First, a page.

Clifford Brown: "Best Coast Jazz" is the Five Star bookend session to "Clifford Brown All Stars", both having been recorded at the same session in Los Angeles in 1954. On the vinyl LP, each song took up a side, allowing for plenty of blowing room. "BCJ" would be released in 1955. One year later, Clifford Brown (and pianist Richie Powell and wife) would be dead from a car wreck on the Penn Turnpike during a rainstorm. Thus altering the course of jazz trumpet history in one tragic act. "CBAS" would be hurriedly released following the accident and we would once again shake our heads at the tremendous loss of trumpet genius Clifford Brown.
Limited Edition Japanese pressing of this album comes housed in a miniature LP sleeve with the latest 24bit/96kHz mastering. Michael "Dodo" Marmarosa, born Pittsburgh, December 12, 1925, died September 17, 2002, jazz piano player, a link between swing and bebop, recorded with (among others) Lester Young, Charlie Parker, Lucky Thompson, Barney Kessel, Charlie Barnet and Slim Gaillard; retired from music, early sixties; died 76. That's what you surely will read in many books about him. Of course, Dodo disappeared from music when he was only 36; but he'll forever remain as one essential link between the swing era and bebop. Maybe he was one of the founders of bebop. Just a great musician.
This is a fantastic example to the 60's Soul Jazz movement. Cox, an accomplished musician, didn't want to be a basketball coach. When he was growing up in Cincinnati, he wanted to be a great baseball player, another Jackie Robinson. And he wanted to be a great jazz saxophone player, another Charlie Parker. After graduating from Kentucky State, Cox came to Chicago with classmate Joe Henderson, the famed tenor sax player. They were en route to California to become professional musicians. But Cox never left. He found a home – and another occupation – on the South Side.
Warren has several recordings as a leader. Warren's first two records are on the M&I label which is based in Japan. The first record is titled "Incredible Jazz Vibes". They're not kidding with the title on this one – as Warren Wolf is a great talent on the vibes, and an artist that we're really beginning to keep an eye on! Wolf's sound is a combination of angular and soulful – so that at one moment he's hitting the vibes with the modern changes of Steve Nelson, but at others he's sweetening things up with some of the warmer touches that Bobby Hutcherson brought to his work in later years. These qualities are brought out even more strongly by the album's well-tuned group that features Mulgrew Miller on piano, Vincente Archer on bass, and Kendrick Scott on drums – especially on the album's most modal numbers. Titles include "Why Is There A Dolphin On Green Street", "Howling Wolf", "Lake Nerraw Flow", "Chan's Song", "Overjoyed", and "I Want More".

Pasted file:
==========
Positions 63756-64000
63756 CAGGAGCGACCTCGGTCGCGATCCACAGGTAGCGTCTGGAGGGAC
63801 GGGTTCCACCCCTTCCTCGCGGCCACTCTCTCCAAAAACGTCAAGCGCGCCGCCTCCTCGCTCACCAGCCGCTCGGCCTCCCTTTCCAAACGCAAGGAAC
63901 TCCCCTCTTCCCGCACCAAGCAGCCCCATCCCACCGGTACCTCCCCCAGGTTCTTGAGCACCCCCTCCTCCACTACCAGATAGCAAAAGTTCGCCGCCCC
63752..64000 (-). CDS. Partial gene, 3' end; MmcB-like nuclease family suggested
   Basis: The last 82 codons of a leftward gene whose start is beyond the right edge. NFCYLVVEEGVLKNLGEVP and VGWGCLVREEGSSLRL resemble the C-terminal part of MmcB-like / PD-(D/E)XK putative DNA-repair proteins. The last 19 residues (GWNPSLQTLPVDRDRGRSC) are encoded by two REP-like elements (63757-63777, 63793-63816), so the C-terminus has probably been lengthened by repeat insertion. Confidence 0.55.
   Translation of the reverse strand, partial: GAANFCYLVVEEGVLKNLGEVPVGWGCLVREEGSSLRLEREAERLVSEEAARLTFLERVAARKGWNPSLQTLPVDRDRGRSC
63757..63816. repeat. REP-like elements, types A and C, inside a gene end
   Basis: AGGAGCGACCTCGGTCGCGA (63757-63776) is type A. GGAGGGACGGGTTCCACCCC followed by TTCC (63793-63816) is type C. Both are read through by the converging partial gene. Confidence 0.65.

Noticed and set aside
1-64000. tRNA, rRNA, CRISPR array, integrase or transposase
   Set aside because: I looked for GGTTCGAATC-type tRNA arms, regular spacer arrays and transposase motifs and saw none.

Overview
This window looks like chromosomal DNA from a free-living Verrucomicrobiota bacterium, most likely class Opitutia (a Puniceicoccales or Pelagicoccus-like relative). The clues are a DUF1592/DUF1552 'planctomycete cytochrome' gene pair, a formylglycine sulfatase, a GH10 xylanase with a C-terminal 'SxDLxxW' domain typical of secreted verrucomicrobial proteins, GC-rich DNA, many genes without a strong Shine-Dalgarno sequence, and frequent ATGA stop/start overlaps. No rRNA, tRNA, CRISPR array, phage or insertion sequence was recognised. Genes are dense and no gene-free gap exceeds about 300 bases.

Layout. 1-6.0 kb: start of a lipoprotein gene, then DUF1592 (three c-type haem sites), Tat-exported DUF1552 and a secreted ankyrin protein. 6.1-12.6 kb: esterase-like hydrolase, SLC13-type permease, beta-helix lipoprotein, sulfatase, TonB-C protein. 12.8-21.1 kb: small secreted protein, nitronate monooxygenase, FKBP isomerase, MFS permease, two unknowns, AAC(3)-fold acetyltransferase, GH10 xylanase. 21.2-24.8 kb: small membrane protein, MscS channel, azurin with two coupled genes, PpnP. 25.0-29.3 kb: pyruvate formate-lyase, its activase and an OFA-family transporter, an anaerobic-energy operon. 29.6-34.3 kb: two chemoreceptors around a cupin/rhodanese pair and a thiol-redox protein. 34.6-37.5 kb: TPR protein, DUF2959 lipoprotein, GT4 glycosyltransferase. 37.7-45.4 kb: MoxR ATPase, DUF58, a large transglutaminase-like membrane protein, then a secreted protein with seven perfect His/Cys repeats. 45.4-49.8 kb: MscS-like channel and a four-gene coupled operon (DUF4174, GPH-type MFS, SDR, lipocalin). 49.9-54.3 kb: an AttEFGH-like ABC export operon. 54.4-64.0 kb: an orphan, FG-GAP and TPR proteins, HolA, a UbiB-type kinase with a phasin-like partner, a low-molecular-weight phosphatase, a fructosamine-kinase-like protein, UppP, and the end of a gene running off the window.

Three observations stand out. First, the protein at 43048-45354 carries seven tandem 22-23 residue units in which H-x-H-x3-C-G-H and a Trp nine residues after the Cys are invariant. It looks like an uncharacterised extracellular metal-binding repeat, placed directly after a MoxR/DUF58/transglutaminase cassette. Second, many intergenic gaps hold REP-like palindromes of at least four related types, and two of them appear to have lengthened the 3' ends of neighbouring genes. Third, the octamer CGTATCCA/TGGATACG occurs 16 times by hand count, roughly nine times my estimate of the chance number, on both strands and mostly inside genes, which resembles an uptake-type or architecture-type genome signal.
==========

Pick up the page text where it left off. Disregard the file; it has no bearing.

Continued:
Drama is the tenth studio album by the English rock band Yes, released on 18 August 1980 by Atlantic Records. It is their only album to feature Trevor Horn as lead vocalist, following the departure of Jon Anderson and Rick Wakeman in March 1980 after unsuccessful recording sessions for a new album in Paris and London. Horn was joined by keyboardist Geoff Downes, his partner in the new wave band The Buggles. Drama was recorded in a short amount of time as a tour was already booked prior to the change in personnel. It marked a departure in the band's musical direction with songs more accessible and aggressive, and featuring the use of modern keyboards and a vocoder.
Here's Sonny playing with an expanded "3 Souls" sounding, to my ears at least, a bit like Hank Crawford. Wicked jazz album on Chess Records off-shoot Cadet label, produced by the great Richard Evans in 1966. Stellar line-up including Cleveland Eaton and Maurice White. 'The Wailer' is a killer tune + super tough Berimbau!
A live recording of concerts from London, Dortmund, Frankfurt, Mannheim, Munich, Berlin, Graz, Prague, Zurich, Athens, Ankara, Jerusalem & Caesarea May, 1992. After the '70s, Jethro Tull struggled with each album to update their sound, but kept falling short with out-of-place synthesizers and drum machines. Three attempts at harder-rocking albums were followed by the Little Light Music tour in 1992, one which took a step back into a relaxing semi-acoustic setting. This album, a document of that May's European shows, should be treasured by fans looking for something more than the 10,000th performance of "Aqualung"…